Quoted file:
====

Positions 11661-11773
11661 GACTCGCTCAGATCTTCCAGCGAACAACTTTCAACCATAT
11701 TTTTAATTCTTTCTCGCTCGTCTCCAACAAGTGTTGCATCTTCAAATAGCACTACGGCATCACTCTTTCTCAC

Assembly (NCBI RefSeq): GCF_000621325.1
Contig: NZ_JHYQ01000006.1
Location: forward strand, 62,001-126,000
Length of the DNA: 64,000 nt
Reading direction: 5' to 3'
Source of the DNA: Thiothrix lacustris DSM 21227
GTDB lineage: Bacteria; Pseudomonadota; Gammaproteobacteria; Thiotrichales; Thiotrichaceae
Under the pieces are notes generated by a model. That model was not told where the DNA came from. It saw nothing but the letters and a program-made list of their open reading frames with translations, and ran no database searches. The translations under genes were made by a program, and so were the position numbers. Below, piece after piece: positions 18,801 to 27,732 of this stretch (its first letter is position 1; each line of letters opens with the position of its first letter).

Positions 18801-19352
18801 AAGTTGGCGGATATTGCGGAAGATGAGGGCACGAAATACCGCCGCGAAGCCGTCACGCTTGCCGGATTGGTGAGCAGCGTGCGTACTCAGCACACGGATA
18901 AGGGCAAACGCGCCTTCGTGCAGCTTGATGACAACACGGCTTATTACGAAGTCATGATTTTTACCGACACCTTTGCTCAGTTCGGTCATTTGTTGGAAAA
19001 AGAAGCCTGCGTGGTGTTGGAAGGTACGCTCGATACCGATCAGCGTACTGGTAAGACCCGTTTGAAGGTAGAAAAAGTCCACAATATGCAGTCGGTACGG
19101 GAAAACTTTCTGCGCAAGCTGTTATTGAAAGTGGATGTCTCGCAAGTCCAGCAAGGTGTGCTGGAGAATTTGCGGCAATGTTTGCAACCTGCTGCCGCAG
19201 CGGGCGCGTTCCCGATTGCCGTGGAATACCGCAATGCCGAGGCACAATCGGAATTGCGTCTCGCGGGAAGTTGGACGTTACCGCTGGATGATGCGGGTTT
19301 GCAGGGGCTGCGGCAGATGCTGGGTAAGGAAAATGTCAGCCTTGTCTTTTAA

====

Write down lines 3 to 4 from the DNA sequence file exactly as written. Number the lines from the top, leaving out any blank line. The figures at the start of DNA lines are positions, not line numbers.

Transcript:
11701 TTTTAATTCTTTCTCGCTCGTCTCCAACAAGTGTTGCATCTTCAAATAGCACTACGGCATCACTCTTTCTCAC

Assembly (NCBI RefSeq): GCF_000621325.1